There has recently been this new wave of sentiment and glorification for men who claim to love Transgender women. While this identification in and of itself is neither harmful nor dangerous, the ways in which these dynamics can play out through oppressive systems most certainly are. Recently, this exaltation of “trans-attracted” men has created an enormous rift between members of the Black Trans sisterhood and for good reason. It has come to the realization of many that the “sisterhood”, as rigidly understood, can and will kill us all.
As Trans people have become more visible and the community more public, there has been a shift in political/economic stance that runs and controls community wealth. The rise of neoliberalism has dangerously taken hold of public discourse and infiltrated the narratives fed to us. The adoption of this oppressive mindset is neither new nor unique to the trans community as it occurs in every movement intricately designed to push for some form of integration. As a Black woman myself, I have seen the damage done by neoliberal politics to our Black communities and how it’s created huge socio-economic depressions as a whole. This false idea that oppressed people can thrive through Capitalist structures not only takes the focus off of the continual violence and destitution plaguing our people but it puts the onus on us and not our oppressors for our situations and makes us falsely believe that we can save ourselves as long as we “work the system”.
While working the system can, in fact, reap a great benefit for particular members of the community, it in no way contributes to collective liberation which shall always and forever be the end goal. This newfound investment into Capitalism has only been beneficial for the select few bodies that have been deemed pretty enough, palatable enough, quiet enough, and influential enough. However, the vast majority of Black Trans femme’s embody neither of these categories. This adoption of sentiments that feed into and thrive off of the very same system that has kept us in the dark for so many centuries contributes to the demise and silencing of Black Trans people.
The Trans community’s politics are a direct mirror of that of the broader community, down to the oppressive systems and complicit mentalities. We have each become gears which collectively form the machines that power our newly created Trans Industrial Complex. We have become agents of our destruction, but we are blinded to the fact by a select few who have gained access to the wealth, prosperity, notoriety, and love that we have so desired. We have begun to operate on possibility models and concede to the systems which seek to entrap and eliminate us.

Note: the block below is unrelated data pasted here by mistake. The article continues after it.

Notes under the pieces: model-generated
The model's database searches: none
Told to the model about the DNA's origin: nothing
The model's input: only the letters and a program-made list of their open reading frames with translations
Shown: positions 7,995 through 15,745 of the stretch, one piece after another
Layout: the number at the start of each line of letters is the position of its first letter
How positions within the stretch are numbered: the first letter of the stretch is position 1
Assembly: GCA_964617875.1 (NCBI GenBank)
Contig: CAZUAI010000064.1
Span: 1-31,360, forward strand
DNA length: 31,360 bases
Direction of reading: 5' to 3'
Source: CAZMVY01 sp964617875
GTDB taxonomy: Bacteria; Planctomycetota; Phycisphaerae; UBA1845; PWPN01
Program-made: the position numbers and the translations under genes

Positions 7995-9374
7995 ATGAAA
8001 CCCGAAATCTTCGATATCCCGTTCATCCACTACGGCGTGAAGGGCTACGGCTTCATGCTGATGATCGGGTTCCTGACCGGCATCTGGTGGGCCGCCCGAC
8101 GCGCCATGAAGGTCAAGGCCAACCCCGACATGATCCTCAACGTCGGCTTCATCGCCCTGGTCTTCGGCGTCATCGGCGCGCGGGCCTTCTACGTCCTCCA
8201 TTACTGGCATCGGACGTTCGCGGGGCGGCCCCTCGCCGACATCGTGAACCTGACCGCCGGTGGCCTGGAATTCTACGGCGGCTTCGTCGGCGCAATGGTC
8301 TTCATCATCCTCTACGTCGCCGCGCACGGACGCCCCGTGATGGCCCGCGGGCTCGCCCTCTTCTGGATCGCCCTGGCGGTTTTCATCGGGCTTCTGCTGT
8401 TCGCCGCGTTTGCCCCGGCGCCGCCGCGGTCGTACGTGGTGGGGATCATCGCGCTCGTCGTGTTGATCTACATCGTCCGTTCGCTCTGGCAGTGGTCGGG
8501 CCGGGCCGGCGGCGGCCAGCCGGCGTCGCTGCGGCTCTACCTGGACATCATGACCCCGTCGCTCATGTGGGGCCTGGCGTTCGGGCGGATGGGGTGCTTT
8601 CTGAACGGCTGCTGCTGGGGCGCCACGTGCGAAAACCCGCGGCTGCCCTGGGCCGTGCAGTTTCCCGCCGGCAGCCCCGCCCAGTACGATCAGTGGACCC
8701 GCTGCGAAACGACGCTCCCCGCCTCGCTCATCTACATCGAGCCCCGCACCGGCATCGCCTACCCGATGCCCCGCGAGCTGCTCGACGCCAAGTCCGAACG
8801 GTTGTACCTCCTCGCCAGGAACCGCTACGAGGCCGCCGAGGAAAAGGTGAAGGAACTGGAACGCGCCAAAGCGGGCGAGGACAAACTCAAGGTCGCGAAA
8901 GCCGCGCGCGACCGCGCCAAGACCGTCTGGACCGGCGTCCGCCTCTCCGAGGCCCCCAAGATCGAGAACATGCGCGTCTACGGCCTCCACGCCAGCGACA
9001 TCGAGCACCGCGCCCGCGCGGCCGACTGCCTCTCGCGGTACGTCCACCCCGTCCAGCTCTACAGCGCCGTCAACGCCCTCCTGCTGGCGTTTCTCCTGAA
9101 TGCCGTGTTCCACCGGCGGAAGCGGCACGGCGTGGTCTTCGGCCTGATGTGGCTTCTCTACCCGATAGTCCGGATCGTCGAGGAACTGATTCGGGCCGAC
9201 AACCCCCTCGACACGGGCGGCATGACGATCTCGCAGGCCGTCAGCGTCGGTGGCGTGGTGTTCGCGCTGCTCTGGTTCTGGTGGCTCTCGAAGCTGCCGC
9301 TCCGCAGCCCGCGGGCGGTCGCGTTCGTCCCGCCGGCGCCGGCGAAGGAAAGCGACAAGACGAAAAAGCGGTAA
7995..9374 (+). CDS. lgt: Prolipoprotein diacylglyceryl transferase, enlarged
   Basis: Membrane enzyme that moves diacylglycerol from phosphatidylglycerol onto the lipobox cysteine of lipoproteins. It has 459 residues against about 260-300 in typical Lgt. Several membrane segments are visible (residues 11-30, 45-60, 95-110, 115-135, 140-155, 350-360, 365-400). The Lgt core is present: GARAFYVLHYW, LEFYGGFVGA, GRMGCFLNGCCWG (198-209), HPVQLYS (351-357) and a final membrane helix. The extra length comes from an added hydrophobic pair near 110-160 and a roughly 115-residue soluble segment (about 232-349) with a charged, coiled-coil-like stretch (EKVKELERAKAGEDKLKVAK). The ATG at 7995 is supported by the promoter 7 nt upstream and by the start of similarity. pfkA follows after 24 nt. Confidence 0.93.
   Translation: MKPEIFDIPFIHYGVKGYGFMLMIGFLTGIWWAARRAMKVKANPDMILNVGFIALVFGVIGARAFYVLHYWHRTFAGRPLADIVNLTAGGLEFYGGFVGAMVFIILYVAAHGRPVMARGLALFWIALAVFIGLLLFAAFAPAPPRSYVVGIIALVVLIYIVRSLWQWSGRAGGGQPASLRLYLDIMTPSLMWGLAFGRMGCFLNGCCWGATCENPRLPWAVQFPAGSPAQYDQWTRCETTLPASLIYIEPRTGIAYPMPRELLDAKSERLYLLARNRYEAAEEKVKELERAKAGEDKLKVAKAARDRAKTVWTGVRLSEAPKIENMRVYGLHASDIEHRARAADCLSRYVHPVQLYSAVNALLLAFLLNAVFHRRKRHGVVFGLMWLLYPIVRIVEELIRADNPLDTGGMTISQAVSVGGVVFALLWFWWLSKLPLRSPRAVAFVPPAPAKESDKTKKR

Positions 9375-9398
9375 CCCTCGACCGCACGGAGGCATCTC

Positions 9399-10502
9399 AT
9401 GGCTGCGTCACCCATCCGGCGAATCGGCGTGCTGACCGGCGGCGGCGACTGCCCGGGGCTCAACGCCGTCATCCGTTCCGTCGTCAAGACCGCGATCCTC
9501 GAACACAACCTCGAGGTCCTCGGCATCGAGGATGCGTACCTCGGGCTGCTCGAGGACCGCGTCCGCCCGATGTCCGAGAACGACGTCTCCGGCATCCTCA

Black Trans women have become the fuel of the industrial complex all while we are undermined and underpaid. And as we are continuously consumed, we don’t realize how we’re contributing to our downfall. We power the movement and are the lifeblood of its survival, so we are ultimately blinded as we think that this is the work. We believe that the exploitation of our narratives and being forced into visibility and public conversation to obtain grants and general respect is the work. We have not even realized that this dehumanization of Black Trans women has turned us solely into capital and that without us here to be manipulated and divided, the industry itself would die. Or maybe we do realize this, but we stay invested in the movement because we think that it’s progressive and will save us when in all actuality, it is specifically the system that has set us all up to fail.
Anti-blackness in the Trans community has never been a trivial issue and is so sorely overlooked that we begin to choose our gender politics over our blackness. Liberation for Trans people begins with liberation for Black and Brown people. Thus, we cannot delineate our full selves from the movement’s push for initiatives and policies centered around our wellbeing and survival.
The framing of Black men as the primary killers of our people is not as much of a public emergency as it is completely anti-black and filled with fear mongering and deceptive rhetoric. What better way to profit off of our pain than to demonize the very intracommunity relationships into which we have become invested. (This concept is another conversation to hold at a different time.)
This notion has so brainwashed Black Trans women that our dedication to and exaltation of men who claim to love us openly betrays our relationships and alignments with our sisters. Our politics have been completely diminished to sex and desire when, quite frankly, those conversations are in no way powerful or beneficial. The question of whether or not Black Trans women can be loved and desired has been a conversation pushed into our scope through anti-blackness. We question our value and worthiness so intensely that we allow men to dominate once again our spaces and control our narratives.
Trans attached men do need to have conversations and should be permitted to shift public understanding of desire of queer bodies. However, sex and desire do not correlate to value or liberation of Black Trans women. There should never have been the question of whether or not we are desirable because we are and we know it. Trans attached men are simply allies to our cause and should never have space to dominate the public conversation or be used to measure our worth.
Recently, we have become so invested in the Trans Industrial Complex and our internalized anti-blackness that a blind eye had been turned to the intimate partner violence that has kept our sisters silent or forced them into the grave. We have become so busy in saving the black man that there has been outright complicity to the violent abuse and domination of our sisters.